With the EU GDPR going into effect, the responsibilities of the CISO/Head of Security will shift. This will result in moving Risk Management, Governance, Business Enablement, and Project Delivery Lifecycle to the Data Protection Officer (DPO)/Head of Privacy and having dotted lines to Identity Management and Security Operations.
The role of the DPO will be much like a Compliance Officer, with the additional responsibilities of overseeing sensitive data handling and impacted business processes. We’ve mapped out how the responsibilities will transfer from CISO to DPO.
We’ve taken Data Governance, Identity and Access Management, and Data Migration processes and aligned them with the EU GDPR to outline how long each foundational piece will take to execute.
The current maximum fine in the UK through the Data Protection Act is £500,000, $615,000, or 575,000€. With the EU GPDR there will be a 3,600% increase in the maximum fine to an organization.
Up to 20,000,000 EUR or up to 4% of the annual global revenue of the preceding financial year in the case of an enterprise, whichever is greater.
If the companies below were found non-compliant under the EU GDPR they would have been assessed the following 4% fines based on their 2015 reported global revenue:
PwC recently conducted a survey of 200 CIOs, CISOs, General Counsels, CCOs, CPOs and CMOs from US companies with more than 500 employees. 77% plan to spend $1 million or more on the EU GDPR. Below are 8 ways to outline your budget and prepare for May 25, 2018.
You need to know what sensitive data you have, where it is, and who has access to it. Governance should ensure that access is limited to those who really need it and actual access is checked against this list."
Principles relating to processing of personal data
Responsibility of the controller
Data protection by design and by default
Security of processing
Notification of a personal data breach to the supervisory authority
1. Personal data shall be: (f) processed in a manner that ensures appropriate security of the personal data, including protection against unauthorised or unlawful processing and against accidental loss, destruction or damage, using appropriate technical or organisational measures (‘integrity and confidentiality’).
1. Taking into account the nature, scope, context and purposes of processing as well as the risks of varying likelihood and severity for the rights and freedoms of natural persons, the controller shall implement appropriate technical and organisational measures to ensure and to be able to demonstrate that processing is performed in accordance with this Regulation. Those measures shall be reviewed and updated where necessary.
1. Taking into account the state of the art, the cost of implementation and the nature, scope, context and purposes of processing as well as the risks of varying likelihood and severity for rights and freedoms of natural persons posed by the processing, the controller shall, both at the time of the determination of the means for processing and at the time of the processing itself, implement appropriate technical and organisational measures, such as pseudonymisation, which are designed to implement data-protection principles, such as data minimisation, in an effective manner and to integrate the necessary safeguards into the processing in order to meet the requirements of this Regulation and protect the rights of data subjects.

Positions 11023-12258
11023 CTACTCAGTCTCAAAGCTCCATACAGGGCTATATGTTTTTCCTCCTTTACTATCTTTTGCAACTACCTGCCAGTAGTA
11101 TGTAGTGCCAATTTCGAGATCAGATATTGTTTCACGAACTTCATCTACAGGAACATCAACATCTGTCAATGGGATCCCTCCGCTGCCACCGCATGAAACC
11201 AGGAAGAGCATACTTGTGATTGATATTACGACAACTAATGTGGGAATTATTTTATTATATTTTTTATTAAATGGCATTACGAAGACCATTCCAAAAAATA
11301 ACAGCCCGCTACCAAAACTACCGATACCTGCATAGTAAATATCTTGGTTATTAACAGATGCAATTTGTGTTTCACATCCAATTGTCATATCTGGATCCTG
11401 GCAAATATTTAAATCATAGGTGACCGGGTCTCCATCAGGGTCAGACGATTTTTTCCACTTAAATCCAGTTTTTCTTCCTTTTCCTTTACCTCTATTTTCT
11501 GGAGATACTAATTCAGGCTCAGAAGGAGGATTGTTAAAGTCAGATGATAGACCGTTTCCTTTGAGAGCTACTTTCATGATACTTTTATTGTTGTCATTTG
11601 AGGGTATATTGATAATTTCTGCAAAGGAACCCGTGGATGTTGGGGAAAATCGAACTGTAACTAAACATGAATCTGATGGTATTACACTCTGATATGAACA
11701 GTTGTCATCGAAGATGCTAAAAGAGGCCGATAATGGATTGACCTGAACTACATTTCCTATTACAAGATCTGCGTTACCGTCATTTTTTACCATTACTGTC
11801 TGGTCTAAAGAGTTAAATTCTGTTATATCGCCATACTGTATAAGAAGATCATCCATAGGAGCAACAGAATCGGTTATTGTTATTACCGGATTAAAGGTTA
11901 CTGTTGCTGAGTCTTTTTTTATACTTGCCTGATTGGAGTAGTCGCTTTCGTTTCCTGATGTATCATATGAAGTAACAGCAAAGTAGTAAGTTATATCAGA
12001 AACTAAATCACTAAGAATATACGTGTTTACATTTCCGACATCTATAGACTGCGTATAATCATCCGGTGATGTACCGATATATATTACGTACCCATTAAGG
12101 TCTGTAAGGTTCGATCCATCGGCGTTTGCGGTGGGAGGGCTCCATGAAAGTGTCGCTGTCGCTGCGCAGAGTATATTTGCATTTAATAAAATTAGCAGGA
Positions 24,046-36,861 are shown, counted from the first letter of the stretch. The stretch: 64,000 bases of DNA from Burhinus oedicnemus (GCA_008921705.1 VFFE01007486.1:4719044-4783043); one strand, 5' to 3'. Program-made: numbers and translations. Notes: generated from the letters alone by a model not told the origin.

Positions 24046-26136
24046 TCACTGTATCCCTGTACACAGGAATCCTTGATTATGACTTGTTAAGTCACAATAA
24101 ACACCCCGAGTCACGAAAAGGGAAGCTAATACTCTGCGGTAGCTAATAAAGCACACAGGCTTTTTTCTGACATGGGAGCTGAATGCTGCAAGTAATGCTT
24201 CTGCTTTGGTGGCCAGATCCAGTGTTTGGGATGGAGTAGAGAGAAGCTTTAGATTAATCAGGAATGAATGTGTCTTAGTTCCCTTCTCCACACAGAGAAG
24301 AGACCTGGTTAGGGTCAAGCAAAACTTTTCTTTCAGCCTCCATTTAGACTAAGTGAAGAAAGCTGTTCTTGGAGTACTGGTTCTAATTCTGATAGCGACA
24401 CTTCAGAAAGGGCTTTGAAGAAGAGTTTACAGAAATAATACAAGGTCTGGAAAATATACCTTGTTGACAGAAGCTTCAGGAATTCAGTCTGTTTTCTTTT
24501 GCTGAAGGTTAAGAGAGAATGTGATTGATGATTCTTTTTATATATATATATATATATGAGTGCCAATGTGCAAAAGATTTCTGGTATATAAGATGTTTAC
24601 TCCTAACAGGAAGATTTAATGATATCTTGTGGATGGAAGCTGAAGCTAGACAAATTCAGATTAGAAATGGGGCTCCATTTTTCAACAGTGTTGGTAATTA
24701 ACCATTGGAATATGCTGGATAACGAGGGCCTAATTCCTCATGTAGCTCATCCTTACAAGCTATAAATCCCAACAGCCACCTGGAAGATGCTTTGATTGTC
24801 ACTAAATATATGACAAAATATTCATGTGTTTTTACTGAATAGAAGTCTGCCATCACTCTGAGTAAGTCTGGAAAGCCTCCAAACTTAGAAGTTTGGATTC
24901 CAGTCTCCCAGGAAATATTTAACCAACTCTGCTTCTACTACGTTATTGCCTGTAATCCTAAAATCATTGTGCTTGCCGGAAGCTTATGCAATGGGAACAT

2. The controller shall implement appropriate technical and organisational measures for ensuring that, by default, only personal data which are necessary for each specific purpose of the processing are processed. That obligation applies to the amount of personal data collected, the extent of their processing, the period of their storage and their accessibility. In particular, such measures shall ensure that by default personal data are not made accessible without the individual's intervention to an indefinite number of natural persons.
1. Taking into account the state of the art, the costs of implementation and the nature, scope, context and purposes of processing as well as the risk of varying likelihood and severity for the rights and freedoms of natural persons, the controller and the processor shall implement appropriate technical and organisational measures to ensure a level of security appropriate to the risk, including inter alia as appropriate:
(b) the ability to ensure the ongoing confidentiality, integrity, availability and resilience of processing systems and services;
(c) the ability to restore the availability and access to personal data in a timely manner in the event of a physical or technical incident;
(d) a process for regularly testing, assessing and evaluating the effectiveness of technical and organisational measures for ensuring the security of the processing.
2. In assessing the appropriate level of security account shall be taken in particular of the risks that are presented by processing, in particular from accidental or unlawful destruction, loss, alteration, unauthorised disclosure of, or access to personal data transmitted, stored or otherwise processed.
3. The controller and processor shall take steps to ensure that any natural person acting under the authority of the controller or the processor who has access to personal data does not process them except on instructions from the controller, unless he or she is required to do so by Union or Member State law.
1. In the case of a personal data breach, the controller shall without undue delay and, where feasible, not later than 72 hours after having become aware of it, notify the personal data breach to the supervisory authority competent in accordance with Article 55, unless the personal data breach is unlikely to result in a risk to the rights and freedoms of natural persons. Where the notification to the supervisory authority is not made within 72 hours, it shall be accompanied by reasons for the delay.